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You’ll need to create a policy if one does not already exist.

For Windows 10 there are two policy options, with and without enrolment. The difference is that “with” enrolment the machine is effective using MDM (device management) and is typically directly connected to Azure AD. “Without” enrolment is typically just MAM (only application management) and is typically not directly joined to Azure AD. I’ll focus on a “with enrolment” option here but “without” is pretty much identical in the options provided.

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Once the policy is in place don’t forget that you’ll also have to assign it to a group of users for it to take action. However, before you actually assign it to live set of users in your environment, you may want to take a moment to understand the ramifications of what the policy will do.

If you examine the Required settings of the policy, as seen above, you will see that you can set an option for the Windows Information Protection mode. If you are just testing things and don’t want to impact or change your environment then I recommend the Silent option. If however, you want to have the policy protections enabled but want a choice when it is applied, select Allow Overrides (recommended). If you want to be totally strict about applying the policy to your Windows 10 devices, select Block.

The domain for your tenant should appear in the Corporate identity field below. If you have any addition domains you use, ensure they are entered in this field.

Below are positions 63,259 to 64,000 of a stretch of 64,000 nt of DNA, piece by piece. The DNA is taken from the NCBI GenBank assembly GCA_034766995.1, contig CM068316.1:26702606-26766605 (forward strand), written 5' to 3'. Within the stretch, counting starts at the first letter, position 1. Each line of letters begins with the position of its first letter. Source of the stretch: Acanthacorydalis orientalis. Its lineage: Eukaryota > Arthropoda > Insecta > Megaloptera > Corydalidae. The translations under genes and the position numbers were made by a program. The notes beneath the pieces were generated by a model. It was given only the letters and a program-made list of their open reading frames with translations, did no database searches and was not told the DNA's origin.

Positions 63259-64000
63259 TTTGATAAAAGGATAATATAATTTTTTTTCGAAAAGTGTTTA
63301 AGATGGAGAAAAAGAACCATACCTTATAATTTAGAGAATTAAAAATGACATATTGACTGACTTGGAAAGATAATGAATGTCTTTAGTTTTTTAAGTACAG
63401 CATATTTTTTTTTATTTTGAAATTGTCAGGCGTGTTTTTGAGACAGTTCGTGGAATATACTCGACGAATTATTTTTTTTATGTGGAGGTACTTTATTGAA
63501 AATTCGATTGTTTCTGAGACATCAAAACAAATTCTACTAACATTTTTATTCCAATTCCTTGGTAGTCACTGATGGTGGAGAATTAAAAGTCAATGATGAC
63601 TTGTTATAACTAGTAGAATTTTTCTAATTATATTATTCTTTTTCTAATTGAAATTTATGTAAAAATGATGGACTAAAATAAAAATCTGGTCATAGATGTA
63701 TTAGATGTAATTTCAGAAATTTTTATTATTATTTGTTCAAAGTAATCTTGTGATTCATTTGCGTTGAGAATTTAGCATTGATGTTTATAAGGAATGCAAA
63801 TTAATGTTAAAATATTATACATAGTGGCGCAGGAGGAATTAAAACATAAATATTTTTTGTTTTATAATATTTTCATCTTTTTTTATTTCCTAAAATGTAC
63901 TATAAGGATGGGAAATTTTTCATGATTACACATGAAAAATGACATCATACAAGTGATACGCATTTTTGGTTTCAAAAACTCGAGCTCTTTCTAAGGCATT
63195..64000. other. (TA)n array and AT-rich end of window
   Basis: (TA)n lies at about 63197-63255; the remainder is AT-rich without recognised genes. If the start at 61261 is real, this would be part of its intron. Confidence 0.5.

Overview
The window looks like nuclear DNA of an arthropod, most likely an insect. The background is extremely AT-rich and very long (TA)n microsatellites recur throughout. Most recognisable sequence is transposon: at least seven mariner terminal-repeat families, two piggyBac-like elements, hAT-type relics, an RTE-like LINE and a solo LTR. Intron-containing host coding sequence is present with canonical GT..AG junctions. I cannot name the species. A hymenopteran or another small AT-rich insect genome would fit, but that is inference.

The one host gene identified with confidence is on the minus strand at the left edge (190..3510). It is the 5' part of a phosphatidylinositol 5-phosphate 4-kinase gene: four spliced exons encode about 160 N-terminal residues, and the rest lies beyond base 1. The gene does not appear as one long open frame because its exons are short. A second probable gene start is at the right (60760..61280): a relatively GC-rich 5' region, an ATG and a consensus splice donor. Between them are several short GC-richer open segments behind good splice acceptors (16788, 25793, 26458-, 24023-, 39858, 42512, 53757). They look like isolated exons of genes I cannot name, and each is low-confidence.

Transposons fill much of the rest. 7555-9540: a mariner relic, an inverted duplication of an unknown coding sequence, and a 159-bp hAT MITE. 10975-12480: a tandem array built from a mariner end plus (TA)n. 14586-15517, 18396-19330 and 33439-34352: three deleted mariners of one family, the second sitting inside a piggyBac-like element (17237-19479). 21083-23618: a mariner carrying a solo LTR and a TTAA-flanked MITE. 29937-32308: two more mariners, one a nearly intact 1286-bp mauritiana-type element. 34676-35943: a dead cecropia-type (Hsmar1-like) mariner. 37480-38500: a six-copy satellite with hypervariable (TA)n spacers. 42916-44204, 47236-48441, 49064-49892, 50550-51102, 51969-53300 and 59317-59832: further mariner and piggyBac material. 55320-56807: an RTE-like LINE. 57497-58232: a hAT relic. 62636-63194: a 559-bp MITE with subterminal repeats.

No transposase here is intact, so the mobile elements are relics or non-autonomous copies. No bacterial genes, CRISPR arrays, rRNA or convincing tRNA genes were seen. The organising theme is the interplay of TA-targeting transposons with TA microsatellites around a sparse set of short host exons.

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If you then examine Advanced options, as shown above, you should see that an existing entry for Cloud resources already exists. When you drill into this, it should contain your Office 365 environment. I spoke about this location more in a previous post:

Intune App Protection blocking browser

and noted that you may need to make some adjustments to it to allow non Microsoft browsers on Windows 10 machines.

The interesting part is now if you also have on premises infrastructure you wish protected. So, imagine the Windows 10 devices are accessing data from Office 365 and from a local file server. By default, this local infrastructure will be considered ‘personal’ and won’t allow saving of corporate data there. In essence, Windows Information Protection (WIP) prevents corporate data being saved to personal locations. By default, your Microsoft 365 environment will be configured as a corporate data location but local fileservers will not be. Thus, if you wish to have your local infrastructure also classified as corporate data, then you need to specify your local DNS domain and IP range as I have done above as a Network Boundary. However, be warned, this has other implications that you need to consider which I’ll speak about later.

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There are additional options if you scroll down further. When data that is protected by WIP is stored on a device covered by this policy, it will be protected by WIP encryption at rest. An option here in the policy allows you to revoke these encryption keys if the device is ‘unenrolled’ from Azure AD. That means, the moment the device is removed from Azure AD, any corporate data will be unable to be read since the encryption keys will be revoked for the device. You can generate and upload a recovery agent as you see above if required, however modern Windows 10 releases will actually recover the key from Azure AD if that same machine is re-joined again to Azure AD.